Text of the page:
Columbus couple helps form human chain rescuing distressed swimm -, GA News Weather & Sports

Columbus couple helps form human chain rescuing distressed swimmers in Panama City Beach

Shaun and Sarah Jernigan. (Source: Chandler Morgan/WTVM) Shaun and Sarah Jernigan. (Source: Chandler Morgan/WTVM)
(Source: WMBB-TV) (Source: WMBB-TV)
(Source: Leona Garrett) (Source: Leona Garrett)
(Source: WMBB-TV) (Source: WMBB-TV)
Flag Guide (Source: Gulf Shores and Orange Beach Tourism) Flag Guide (Source: Gulf Shores and Orange Beach Tourism)
(WTVM) -

Shaun Jernigan said his children and wife, Sarah, were walking on the beach near M.B. Miller County Pier in Panama City Beach when they saw the distressed swimmers.

"They were just screaming for me to help them and I couldn't get to them,” said Shaun.

“We ran up and down, causing a commotion, and they thought that we had seen a shark," said Sarah.

The Jernigans had spotted a family along with several children stuck in a riptide. The group was struggling to swim their way out of the dangerous current.

“We noticed we couldn't get to them or we would have been stuck with them," said Shaun.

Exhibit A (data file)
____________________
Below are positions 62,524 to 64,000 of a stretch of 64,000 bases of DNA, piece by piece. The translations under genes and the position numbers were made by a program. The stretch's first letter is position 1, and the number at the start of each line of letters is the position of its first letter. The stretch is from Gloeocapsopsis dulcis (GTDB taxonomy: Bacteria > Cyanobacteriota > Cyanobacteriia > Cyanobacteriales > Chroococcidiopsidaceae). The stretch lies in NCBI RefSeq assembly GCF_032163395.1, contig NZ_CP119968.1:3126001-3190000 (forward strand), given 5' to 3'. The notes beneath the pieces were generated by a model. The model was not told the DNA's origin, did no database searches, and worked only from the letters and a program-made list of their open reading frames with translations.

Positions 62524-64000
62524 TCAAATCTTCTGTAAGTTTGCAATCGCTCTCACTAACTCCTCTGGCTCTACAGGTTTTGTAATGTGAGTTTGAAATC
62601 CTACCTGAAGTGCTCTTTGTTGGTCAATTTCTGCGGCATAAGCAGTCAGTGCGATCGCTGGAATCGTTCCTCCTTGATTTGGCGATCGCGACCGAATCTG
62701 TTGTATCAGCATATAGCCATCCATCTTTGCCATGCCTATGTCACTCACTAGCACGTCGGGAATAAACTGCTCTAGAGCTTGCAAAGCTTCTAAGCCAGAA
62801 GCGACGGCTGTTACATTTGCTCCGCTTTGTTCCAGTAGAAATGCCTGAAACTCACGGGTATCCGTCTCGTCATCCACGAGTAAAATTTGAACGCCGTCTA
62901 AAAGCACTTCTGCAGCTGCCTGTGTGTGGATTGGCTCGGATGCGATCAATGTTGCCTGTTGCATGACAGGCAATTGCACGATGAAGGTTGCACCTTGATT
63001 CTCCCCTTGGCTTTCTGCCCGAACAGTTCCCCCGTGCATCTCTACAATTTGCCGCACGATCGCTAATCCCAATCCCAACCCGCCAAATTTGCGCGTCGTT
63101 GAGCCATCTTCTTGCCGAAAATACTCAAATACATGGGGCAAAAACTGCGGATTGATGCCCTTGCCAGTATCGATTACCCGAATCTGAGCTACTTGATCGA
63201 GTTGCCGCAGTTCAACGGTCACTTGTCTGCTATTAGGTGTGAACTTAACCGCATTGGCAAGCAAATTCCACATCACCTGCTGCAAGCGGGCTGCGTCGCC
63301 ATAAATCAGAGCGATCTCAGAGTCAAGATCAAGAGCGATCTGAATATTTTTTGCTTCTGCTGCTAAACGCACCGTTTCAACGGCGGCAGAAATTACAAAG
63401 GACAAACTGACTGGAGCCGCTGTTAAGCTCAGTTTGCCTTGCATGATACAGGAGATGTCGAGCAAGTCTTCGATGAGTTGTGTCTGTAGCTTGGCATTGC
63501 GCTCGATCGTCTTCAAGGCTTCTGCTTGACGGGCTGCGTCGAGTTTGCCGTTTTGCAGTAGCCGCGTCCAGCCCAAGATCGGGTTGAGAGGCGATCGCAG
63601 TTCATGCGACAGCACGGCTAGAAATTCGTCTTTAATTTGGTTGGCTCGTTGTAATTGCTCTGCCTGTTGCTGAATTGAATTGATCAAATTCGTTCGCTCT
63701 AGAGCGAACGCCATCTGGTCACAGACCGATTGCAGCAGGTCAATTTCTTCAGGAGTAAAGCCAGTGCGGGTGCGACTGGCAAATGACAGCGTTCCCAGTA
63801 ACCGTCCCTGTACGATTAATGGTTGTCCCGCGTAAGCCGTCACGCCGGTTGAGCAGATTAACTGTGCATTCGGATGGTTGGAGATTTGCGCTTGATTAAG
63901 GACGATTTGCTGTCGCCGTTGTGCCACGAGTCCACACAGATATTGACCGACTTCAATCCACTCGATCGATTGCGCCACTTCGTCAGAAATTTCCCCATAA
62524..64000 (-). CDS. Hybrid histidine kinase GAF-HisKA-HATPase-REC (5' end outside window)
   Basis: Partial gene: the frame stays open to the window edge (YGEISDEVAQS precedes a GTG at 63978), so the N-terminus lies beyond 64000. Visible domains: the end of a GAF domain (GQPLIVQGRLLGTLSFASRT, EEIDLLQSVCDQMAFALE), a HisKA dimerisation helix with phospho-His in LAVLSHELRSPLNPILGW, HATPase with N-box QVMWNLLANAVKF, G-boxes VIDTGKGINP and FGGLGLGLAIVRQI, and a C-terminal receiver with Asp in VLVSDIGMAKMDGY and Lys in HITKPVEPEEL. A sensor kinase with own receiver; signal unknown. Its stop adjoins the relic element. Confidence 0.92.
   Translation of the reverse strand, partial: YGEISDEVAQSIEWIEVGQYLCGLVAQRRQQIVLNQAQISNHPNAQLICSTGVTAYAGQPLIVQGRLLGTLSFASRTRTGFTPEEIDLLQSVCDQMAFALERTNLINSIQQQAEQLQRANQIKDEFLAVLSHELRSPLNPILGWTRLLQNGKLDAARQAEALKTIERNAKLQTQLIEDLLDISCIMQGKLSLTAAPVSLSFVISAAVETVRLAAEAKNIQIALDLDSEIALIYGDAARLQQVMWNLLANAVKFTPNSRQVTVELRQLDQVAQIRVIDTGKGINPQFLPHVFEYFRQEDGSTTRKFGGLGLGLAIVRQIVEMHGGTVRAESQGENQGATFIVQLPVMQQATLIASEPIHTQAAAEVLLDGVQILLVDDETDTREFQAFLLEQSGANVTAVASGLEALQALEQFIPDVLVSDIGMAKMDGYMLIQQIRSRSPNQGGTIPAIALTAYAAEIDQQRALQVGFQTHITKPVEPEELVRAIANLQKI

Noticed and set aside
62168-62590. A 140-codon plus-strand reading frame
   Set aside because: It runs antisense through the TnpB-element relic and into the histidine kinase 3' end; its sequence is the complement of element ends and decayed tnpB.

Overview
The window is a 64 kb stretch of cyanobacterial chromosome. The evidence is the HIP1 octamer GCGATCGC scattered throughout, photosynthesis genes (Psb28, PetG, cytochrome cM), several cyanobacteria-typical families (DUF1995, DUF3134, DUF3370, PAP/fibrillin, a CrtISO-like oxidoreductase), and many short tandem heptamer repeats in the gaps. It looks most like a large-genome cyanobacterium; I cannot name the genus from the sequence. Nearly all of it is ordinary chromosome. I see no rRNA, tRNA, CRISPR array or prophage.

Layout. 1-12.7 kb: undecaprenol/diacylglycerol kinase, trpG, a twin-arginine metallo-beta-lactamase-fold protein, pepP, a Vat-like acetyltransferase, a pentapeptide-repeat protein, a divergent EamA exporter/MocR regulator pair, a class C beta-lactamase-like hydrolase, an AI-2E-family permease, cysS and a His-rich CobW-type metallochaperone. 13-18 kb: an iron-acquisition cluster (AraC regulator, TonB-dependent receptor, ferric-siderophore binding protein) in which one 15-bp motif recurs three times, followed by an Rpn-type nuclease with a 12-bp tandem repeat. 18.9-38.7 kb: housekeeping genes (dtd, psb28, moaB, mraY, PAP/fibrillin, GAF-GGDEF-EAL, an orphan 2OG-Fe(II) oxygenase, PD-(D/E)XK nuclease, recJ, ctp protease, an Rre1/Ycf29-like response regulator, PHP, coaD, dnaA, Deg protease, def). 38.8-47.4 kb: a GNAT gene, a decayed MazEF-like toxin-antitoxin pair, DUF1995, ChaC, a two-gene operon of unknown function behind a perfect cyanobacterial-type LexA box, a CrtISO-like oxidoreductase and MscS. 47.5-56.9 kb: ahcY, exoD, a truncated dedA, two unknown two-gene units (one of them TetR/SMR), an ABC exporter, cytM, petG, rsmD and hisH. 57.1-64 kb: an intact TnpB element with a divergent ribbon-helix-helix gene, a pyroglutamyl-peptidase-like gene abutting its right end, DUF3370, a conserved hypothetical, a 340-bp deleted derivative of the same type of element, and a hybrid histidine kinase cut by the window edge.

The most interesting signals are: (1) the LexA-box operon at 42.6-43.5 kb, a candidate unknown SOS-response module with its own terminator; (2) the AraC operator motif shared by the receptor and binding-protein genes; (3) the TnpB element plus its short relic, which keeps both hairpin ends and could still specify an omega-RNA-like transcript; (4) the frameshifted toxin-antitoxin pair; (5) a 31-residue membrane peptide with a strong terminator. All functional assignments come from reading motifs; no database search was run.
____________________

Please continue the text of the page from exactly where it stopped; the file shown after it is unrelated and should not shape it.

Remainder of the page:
The Columbus couple said the distressed swimmers became stuck in the riptide around 6 p.m. on June 8. After multiple people tried to rescue the family, an even larger group became stuck. That's when the couple said they leaped into action and instructed nearby people to form a human chain.

"We all was just kind of holding each other trying to get out there and get them," said Shaun. "Everyone just kept getting in line to form the chain. We were right in line and it just seemed like a group effort.”

The Jernigan's said another couple, Jessica and Derek Simmons, helped form the chain which quickly turned into over 40 people in the water attached by the arms. The chain was a success and 9 people were pulled to safety through the human chain solely formed by beach-goers.

“Waters are dangerous. It was a yellow flag," said Shaun.

According to Gulf Shores and Orange Beach tourism, a yellow flag means a medium hazard with moderate currents. But the Jernigans even noted back to recent drownings here in the area of the Chattahoochee River.

"People don't understand that the rip current can be very, very strong. Even some of the strongest swimmers can drown,” said Sarah.

Of the nine people rescued one woman still remains hospitalized after a heart attack from the incident. We’re continuing to gather updates on her condition and the family has set up a GoFundMe account here.

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